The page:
I don't know your personal situation so maybe this kid falls into the category where the parents don't reign him in and professional help has not helped him either. If that is the case then cutting him for the good of the troop would be a good move. However, it seemed the course the overall discussion was taking was that kids with this type of disability are all like that and not worth the effort, hence my reluctance to join that chorus. In the end, JoeBob, most volunteers are giving people who do not give up easily. I suspect you are one of those. Your gut will tell you what to do. I just urge others to not throw the baby out with the bathwater and consider these kids as normal kids who have special issue that are not insurmountable. That's all.

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Well fred and krampus, I am one of two active adults in the troop. We have a 10 to 1 ratio.....

 

Our Troop does not have the resources to babysit or chaparone an unpredictable scout.

 

While you find it personally rewarding to help this one boy, I have a troop full of them abandon, no or single parent home, raised by grandparents, no father in the picture. Most of them have add/adhd issues on top of it all. This isn't your rosey suburban picture of a two parent home with a white picket fence, two new cars and a dog.

 

Now your going to throw a mildly autuistic scout in the mix?????

 

 

I am a bottom line kinda guy........I don't have the time or interest in having or getting the training for this, your comparison to WFA is a bad one, WFA benefits everyone on the trip as does rangemaster training, My spending hundreds of dollars and countless hours getting trained for one autistic scout doesn't make sense........Call me lazy or any other name.

 

 

Krampus,....guesiing your son is autistic?

With all due respect, none of your business.

 

I happen to have several such kids and have seen what happens when someone gives a damn about them. We are all volunteers here and give hundreds of hours every year in the development of these youth. I am certain you have issues that arise in your troop where only a single scout is affected and you handle it accordingly. All I am pointing out is that no one should single ANY kid out as not being worthy of the effort of saving UNLESS they have broken the law OR they are currently seeking professional help and it does not appear to be working. In such instances getting the kid out is the best for greater good.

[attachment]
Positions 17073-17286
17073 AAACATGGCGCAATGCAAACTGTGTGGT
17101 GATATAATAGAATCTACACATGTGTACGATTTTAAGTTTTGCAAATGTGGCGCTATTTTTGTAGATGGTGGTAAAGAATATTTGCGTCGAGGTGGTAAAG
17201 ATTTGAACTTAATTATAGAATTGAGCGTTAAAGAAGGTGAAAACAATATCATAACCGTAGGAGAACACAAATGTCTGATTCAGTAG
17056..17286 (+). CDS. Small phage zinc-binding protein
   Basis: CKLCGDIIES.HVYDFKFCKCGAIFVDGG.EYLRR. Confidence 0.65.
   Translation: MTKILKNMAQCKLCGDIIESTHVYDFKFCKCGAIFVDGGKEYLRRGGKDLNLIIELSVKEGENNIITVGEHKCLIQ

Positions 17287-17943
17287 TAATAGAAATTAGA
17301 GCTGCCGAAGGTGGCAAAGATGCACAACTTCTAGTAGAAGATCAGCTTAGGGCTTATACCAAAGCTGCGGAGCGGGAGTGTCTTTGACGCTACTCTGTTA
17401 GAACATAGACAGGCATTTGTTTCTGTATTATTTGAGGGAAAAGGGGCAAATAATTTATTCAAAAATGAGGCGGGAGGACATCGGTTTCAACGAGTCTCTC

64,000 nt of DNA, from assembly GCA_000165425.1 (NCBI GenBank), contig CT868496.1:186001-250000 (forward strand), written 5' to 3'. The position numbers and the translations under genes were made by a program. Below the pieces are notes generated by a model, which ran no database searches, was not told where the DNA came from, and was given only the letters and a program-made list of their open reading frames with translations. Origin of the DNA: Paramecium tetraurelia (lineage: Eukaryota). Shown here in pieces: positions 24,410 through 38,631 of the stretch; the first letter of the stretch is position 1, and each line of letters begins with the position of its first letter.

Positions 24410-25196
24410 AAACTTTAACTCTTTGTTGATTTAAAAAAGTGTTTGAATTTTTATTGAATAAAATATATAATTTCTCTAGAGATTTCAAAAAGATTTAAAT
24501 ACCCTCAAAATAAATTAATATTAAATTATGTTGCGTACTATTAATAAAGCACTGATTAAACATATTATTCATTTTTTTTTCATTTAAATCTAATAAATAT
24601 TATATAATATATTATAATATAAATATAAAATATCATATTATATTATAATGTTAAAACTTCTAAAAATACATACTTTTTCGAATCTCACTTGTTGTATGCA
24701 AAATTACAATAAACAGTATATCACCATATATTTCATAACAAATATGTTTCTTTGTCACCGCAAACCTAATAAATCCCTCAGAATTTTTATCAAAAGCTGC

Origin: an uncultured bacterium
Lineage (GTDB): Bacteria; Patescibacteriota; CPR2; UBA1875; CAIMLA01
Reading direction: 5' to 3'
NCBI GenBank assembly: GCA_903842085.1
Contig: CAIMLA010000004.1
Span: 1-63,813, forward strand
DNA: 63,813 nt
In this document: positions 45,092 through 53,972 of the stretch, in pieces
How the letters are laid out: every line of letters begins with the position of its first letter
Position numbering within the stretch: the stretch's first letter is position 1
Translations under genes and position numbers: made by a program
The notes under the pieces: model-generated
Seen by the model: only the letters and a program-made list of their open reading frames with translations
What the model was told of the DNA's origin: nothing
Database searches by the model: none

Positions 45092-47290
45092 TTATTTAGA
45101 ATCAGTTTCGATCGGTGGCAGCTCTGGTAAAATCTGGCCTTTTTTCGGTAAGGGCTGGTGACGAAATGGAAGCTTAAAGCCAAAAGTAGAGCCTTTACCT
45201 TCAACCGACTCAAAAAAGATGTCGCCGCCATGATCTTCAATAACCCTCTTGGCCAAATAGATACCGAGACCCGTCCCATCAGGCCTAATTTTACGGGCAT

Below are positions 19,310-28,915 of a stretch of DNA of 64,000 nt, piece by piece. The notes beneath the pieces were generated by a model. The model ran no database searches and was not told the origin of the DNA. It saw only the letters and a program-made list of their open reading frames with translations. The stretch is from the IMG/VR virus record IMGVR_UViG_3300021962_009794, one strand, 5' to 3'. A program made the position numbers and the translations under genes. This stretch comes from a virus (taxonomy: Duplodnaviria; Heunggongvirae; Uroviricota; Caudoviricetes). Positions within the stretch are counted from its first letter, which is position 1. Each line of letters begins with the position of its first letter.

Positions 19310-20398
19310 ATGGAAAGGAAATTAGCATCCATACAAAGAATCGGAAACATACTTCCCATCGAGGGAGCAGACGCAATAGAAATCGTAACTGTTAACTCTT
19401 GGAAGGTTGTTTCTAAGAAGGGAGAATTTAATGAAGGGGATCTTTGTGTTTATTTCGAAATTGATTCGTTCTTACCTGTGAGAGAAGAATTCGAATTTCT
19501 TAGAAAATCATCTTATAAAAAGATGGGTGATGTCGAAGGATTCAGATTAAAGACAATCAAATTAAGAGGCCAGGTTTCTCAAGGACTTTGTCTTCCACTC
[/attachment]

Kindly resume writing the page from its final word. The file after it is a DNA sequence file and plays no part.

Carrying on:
I just find the fact that many seem to lumping these kids into a category of not being worth the time or "knowing limitations" as ironic. We deal with other kids with similar difficult issues (see thread of boy who smokes pot on camp outs and wants his Eagle) and seem to have plenty of compassion, yet in dealing with kids that may have special needs we seem to not be willing to go that extra mile. Just puzzles me.

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It is absolutely the forums business as to where you are writing your perspective from...... From your response the answer is probably yes.

 

BTW what is your scouting resume......again seein who we are talking too.

 

Mine, current SM, only 6 month, ASM 4 years, tiger, wolf, bear, webelos den leader, ACM, CM. Pack oudoor chair, District Day camp program director and CC...... I live and scout in a poor urban area, most of my scouts are from single parent, grand parent homes....Rarely is their a father figure involved. I have a troop committee of 8 60-70 year old Eagle scout life time troop members. and one other ASM in his 40's.